And this author continues the tradition of filling in awkward gaps in historical knowledge to make history more appealing to the public. There is a repeated conflation of fact and authorial fiction, the addition of dialogue invented to make the story more populist and accessible; to convince readers that these historical figures are guys and dolls just like you and me. Mass murders, geniuses, witch-doctors, in-bred loony-tunes, etc, shared our world view. And everything happens for a simple and emotion-driven reason: honor, pride, jealousy, avarice, lust. His aim is to generate legend and folklore for (fellow) simpletons.

The last time a major American historian did this that I can recall was when Edmund Morris wrote a biography of Reagan entitled Dutch. Because Reagan was such a lummox, despite Morris buttonholing and trying to chat him up in the Great White Jail for years on end, it was simply impossible to get the man to utter more than political slogans. Beyond Reagan's dislike of talking about himself, there appears to have been Reagan's widely-reported feebleness.

..Mitterrand's judgment upon Reagan was scathing: "The man was a nonentity. A complete nonentity." - from Dying Without God: Francois Mitterrand's Meditations on Living and Dying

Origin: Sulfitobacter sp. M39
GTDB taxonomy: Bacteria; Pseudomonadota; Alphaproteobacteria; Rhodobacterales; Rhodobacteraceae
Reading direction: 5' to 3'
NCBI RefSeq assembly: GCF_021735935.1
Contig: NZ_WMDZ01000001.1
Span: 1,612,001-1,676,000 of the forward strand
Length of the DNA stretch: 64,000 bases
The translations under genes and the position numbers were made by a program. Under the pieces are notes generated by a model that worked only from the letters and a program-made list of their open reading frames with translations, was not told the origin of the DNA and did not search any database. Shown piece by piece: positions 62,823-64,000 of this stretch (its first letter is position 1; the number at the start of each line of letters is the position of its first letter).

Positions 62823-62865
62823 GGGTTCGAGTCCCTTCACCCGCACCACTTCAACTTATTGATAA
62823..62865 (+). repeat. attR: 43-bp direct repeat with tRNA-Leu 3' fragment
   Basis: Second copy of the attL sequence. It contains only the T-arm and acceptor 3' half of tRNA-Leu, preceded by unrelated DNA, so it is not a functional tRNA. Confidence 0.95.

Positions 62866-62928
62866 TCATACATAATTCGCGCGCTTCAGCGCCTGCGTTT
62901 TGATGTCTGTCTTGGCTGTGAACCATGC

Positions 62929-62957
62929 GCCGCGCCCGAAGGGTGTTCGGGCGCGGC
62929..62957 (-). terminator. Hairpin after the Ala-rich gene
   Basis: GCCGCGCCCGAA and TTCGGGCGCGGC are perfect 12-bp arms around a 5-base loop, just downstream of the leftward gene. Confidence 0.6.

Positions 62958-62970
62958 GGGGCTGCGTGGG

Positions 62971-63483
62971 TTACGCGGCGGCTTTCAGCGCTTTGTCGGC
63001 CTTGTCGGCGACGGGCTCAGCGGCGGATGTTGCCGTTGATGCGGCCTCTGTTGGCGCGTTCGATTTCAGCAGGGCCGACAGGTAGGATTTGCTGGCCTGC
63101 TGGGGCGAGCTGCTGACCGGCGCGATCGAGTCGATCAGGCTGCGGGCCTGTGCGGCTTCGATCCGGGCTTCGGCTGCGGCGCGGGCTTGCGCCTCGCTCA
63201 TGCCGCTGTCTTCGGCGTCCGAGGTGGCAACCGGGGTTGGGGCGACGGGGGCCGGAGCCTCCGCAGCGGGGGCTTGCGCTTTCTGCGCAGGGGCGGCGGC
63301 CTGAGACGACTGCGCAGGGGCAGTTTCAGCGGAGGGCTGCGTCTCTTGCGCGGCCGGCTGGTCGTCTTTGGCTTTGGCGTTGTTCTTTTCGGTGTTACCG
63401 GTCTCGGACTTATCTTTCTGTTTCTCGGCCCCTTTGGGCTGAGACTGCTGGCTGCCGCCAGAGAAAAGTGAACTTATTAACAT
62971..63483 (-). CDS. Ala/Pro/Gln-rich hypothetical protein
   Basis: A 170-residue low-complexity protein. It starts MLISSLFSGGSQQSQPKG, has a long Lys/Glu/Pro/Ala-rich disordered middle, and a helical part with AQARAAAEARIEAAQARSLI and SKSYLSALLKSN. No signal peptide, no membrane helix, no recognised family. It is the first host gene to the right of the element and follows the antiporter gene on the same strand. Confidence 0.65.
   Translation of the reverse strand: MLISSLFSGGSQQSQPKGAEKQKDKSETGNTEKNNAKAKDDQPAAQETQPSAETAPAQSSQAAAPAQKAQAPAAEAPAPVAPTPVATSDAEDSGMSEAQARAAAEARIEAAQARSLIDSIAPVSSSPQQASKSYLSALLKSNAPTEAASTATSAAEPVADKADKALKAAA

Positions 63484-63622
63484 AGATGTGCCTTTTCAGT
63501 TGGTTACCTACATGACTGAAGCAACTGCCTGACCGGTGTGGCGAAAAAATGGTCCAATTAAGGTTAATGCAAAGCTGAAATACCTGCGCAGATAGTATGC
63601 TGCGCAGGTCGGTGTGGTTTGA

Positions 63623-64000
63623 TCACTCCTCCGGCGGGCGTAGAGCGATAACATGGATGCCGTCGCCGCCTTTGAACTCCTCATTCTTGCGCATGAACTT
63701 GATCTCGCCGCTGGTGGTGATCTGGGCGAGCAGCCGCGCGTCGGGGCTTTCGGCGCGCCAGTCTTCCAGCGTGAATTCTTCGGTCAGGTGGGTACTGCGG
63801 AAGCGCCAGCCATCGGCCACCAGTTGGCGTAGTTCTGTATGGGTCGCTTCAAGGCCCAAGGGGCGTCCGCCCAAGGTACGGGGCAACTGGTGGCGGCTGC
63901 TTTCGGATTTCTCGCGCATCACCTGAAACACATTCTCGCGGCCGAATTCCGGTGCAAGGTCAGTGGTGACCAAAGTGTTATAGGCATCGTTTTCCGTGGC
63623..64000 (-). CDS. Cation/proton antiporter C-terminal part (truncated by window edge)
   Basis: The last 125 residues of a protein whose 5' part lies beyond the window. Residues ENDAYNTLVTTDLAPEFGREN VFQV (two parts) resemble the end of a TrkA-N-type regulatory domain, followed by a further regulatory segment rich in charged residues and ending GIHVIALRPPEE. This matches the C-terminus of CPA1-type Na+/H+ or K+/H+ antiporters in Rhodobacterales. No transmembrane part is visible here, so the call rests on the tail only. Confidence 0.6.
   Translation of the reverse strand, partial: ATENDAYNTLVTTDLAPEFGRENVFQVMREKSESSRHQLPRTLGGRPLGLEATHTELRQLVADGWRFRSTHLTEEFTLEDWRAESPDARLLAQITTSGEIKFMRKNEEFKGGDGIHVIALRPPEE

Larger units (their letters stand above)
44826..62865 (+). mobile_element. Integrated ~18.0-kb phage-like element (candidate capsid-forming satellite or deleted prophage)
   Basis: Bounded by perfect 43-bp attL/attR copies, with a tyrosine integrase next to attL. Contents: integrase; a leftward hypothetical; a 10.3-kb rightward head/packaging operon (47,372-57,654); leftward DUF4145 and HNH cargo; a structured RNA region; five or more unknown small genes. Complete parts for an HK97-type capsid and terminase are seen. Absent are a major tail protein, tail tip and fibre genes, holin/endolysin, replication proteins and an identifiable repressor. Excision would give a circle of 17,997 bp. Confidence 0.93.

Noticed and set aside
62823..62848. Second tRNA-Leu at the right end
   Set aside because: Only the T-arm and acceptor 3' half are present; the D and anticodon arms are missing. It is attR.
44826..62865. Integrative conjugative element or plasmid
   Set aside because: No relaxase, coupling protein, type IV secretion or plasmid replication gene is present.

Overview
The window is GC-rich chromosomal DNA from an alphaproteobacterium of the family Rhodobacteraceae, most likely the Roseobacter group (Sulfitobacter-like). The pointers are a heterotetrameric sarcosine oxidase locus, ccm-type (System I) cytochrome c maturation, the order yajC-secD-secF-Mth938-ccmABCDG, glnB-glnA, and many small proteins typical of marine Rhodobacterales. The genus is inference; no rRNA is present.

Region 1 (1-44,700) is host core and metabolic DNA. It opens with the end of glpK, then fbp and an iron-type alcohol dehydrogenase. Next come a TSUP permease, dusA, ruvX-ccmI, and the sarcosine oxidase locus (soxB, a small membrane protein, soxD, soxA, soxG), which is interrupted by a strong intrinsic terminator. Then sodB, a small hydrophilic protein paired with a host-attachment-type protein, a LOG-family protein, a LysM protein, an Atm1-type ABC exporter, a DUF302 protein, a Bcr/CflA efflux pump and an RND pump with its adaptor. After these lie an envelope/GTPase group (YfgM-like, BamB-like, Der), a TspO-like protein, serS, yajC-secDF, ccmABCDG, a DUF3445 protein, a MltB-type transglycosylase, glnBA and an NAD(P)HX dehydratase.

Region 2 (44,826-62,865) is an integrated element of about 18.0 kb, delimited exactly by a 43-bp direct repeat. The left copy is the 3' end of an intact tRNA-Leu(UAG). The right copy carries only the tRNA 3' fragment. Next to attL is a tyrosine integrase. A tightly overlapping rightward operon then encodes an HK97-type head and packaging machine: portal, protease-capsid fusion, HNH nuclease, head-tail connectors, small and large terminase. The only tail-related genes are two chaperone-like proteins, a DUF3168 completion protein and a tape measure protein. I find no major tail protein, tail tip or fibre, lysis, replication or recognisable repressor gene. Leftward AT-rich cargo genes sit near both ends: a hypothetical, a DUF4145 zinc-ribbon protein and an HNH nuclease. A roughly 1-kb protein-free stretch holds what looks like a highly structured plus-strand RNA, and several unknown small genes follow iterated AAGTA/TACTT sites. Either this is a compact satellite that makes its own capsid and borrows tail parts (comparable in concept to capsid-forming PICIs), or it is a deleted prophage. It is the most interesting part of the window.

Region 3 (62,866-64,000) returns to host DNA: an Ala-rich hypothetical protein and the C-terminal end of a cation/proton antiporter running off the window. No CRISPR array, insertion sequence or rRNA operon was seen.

Morris felt he had not choice but to put his creative talents to work. He got tanned for it by the reviewers. Quite deservedly.

Another reason that historians such as Professor Chao turn to the writing of folklore instead of history is because they have nothing to add to the field. It's much easier to add simple and life-like human touches than to spit on one's hands and actually get down to the drudgery of doing one's homework. It's drudgery because for most professional historians, history is as boring today as it was back in high school. History is just another job, less exciting than driving a taxi perhaps but it pays better and provides better opportunities for laying coeds.

Alternatively, the author could have connected the dots and come up with something original. But nationalists tend not to think with their brains but rather to feel with their hearts. If he was in the habit of connecting the dots, it's much more likely that he would be an internationalist; a person who wants a borderless world.

This book also has the heavy stuffiness of the career academic hack who’s writing another publish or perish tome for a captive audience. The only people who will get to read this book in its entirety will be the publishers and a few poor students chained to their desks, required to purchase the professor's textbook on penalty of flunking.

It was also hard to avoid the conclusion that this author, a professor at Fudan University, is an academic edition of Lu Hsun's Ah-Q. The latter was a bumbling literary figure caught between Chinese traditional and contemporary values. At least one Chinese historian has suggested Ah-Q was a parody of the great national bumbler himself, Dr. Sun Yat-sen.